Yulia Filippova

During the entirety of Yulia’s life, the president of Belarus was Alexander Lukashenko. All 26 years of her life. His portrait hung at her school, at her university, and if the company where Yulia worked as a software engineer wrote software for some government institutions, they also had Alexander Lukashenko’s portrait on the wall.

By the age of 25, Yulia realized that she couldn’t even imagine Belarus without this president. She tried, but she couldn't. If not Lukashenko, then who?

Would a military junta come to power? A pro-Russian or a nationalist one? Would Belarus become a part of Russia or, on the contrary, would it declare a decisive turn away from its eastern neighbor and a desire to join NATO? And then what? Civil war? Would the town of Bobr secede and attempt to join the Smolensk oblast in Russia? And the western regions, on the contrary, would begin to speak the most authentic version of the Belarusian language so that Russian-speaking citizens wouldn’t even be able to get a sick note from a hospital?

Or not? Would the country be led by a famous intellectual, like the Czech Republic was led by Václav Havel? Even Svetlana Alexievich, why not? On her reputation alone as an outstanding writer and Nobel laureate, will she carry out democratic reforms, establish the peaceful transfer of power every four years and retire?

Or, suppose Svetlana Tikhanovskaya becomes president. She would use all her power to release political prisoners, organize new fair elections with the participation of all the popular politicians in Belarus. Viktor Babariko would win the second election, and the confident hand of an experienced businessman would lead the country not only to political reforms but also to economic ones. Could it be? Why not?

Yulia was trying to imagine all of this, but she could only imagine replacing the head of the country. But how will the country change? What will be shown on TV? Will prices rise? Will people be kinder to each other or become unusually intolerant for Belarusians?

Yulia had many grievances against President Lukashenko’s rule:  fraudulent elections, unexplained disappearance, censorship, suppression of protests, persecution of political opponents, absurd criminal cases, just take the arrest of the Belgazprombank art collection - the authorities arrested Chaim Soutine's “Eve”, “Heaven” by Marc Chagall, other paintings by great Belarusian artists that Viktor Babariko bought all over the world to bring home to Belarus. He brought them back - and now, after expressing his presidential ambitions, he was arrested and accused of trying to export artwork belonging to the motherland. This infuriated Yulia, but she could not imagine her country being any different. And that infuriated her more than anything else.

An American can easily imagine that if the Democrats come to power, taxes will go up, but health insurance will improve. And if the Republicans come to power, taxes will most likely be reduced, but health insurance will get worse. Yulia could not imagine anything like that in Belarus. And if you cannot imagine any political change in your country, it’s time to immediately transform the political system.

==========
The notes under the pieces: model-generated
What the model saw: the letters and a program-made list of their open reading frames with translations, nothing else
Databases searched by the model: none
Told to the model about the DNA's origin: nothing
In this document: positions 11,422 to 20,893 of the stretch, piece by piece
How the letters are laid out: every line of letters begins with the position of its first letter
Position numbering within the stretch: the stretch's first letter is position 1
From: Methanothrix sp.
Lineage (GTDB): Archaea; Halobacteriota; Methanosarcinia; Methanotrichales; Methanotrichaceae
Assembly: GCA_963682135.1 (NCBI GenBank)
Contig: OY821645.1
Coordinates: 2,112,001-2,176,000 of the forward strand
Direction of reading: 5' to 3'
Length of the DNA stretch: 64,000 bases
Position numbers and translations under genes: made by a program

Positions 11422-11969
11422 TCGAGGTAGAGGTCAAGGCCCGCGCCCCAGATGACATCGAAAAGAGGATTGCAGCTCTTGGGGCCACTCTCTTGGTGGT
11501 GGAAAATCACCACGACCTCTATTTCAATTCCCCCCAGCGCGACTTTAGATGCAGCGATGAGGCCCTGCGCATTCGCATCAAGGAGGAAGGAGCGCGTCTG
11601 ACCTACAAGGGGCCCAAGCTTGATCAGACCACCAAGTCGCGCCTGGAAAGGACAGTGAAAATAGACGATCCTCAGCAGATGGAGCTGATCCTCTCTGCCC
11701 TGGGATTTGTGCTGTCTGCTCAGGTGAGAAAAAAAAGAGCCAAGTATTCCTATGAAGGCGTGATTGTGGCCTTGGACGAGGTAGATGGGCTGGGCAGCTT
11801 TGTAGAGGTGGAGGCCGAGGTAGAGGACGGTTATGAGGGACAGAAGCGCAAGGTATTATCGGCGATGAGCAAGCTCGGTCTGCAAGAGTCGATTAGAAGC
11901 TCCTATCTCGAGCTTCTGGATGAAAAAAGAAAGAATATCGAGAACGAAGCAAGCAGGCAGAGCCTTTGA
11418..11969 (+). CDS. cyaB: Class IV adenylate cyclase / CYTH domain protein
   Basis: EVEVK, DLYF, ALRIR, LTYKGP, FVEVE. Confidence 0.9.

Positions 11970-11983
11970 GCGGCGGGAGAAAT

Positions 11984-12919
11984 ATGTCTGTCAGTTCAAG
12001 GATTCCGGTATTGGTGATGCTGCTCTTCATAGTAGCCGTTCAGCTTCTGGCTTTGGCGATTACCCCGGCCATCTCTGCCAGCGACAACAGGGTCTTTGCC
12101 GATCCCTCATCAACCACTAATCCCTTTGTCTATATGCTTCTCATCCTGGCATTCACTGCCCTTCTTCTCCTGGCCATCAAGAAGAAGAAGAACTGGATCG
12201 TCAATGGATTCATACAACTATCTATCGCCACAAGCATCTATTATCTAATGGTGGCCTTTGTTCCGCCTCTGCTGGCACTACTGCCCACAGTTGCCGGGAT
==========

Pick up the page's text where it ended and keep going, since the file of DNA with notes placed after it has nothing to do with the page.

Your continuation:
That is why Yulia wanted change. She participated in protests both before and after the ill-fated election on August 9. She was thrown in jail multiple times. Yulia’s protests haven’t changed anything, but Yulia herself changed. The thing is, the average person is afraid of prison, even spending a few days behind bars is terrifying. Fearing even a short arrest, a regular citizen will vote as he was told, he will not protest (even when that protest is necessary), and he sincerely believes in what he is told to believe. A person who has experienced prison ceases to be afraid. The fear is still there, but it’s different.

Yulia realized this during one of her many stints in jail, months after her first experience in August 2020. One day, Yulia needed to wash her hair in prison, but she didn’t have access to hot water. Without a second thought, Yulia twisted the valve off the radiator delivering heat to her cell, filled a couple of cups with the hot, rusty water and washed her hair. She thought to herself, “I can do this now.” Could you have done that? Have you ever done anything like that?

In August 2020, Yulia no longer expected the police to be polite, so she was not frightened when the riot policemen screamed and cursed at her.

Yulia no longer expected the judge to deal with the falsified police report. Therefore, when the judge announced her sentence - eight days of prison - and wrote down her decision in the court order using a pencil (so that it could be corrected at any moment according to the will of her superiors), Yulia was not surprised, she didn’t even feel the burning injustice.

When the repressions began to increase in the fall of 2020, Yulia did not delude herself. She did not expect that the arrests were about to magically end, she simply packed her things and emigrated to another country, keeping her remote position at her company.

And now we know what a future Belarus, a Belarus without Alexander Lukasheno will look like. Many young women from neighboring countries will return. These women will not harbor any illusions and will not be afraid of day-to-day problems. If necessary, they will be able to wash their hair with water drained from a rusty radiator.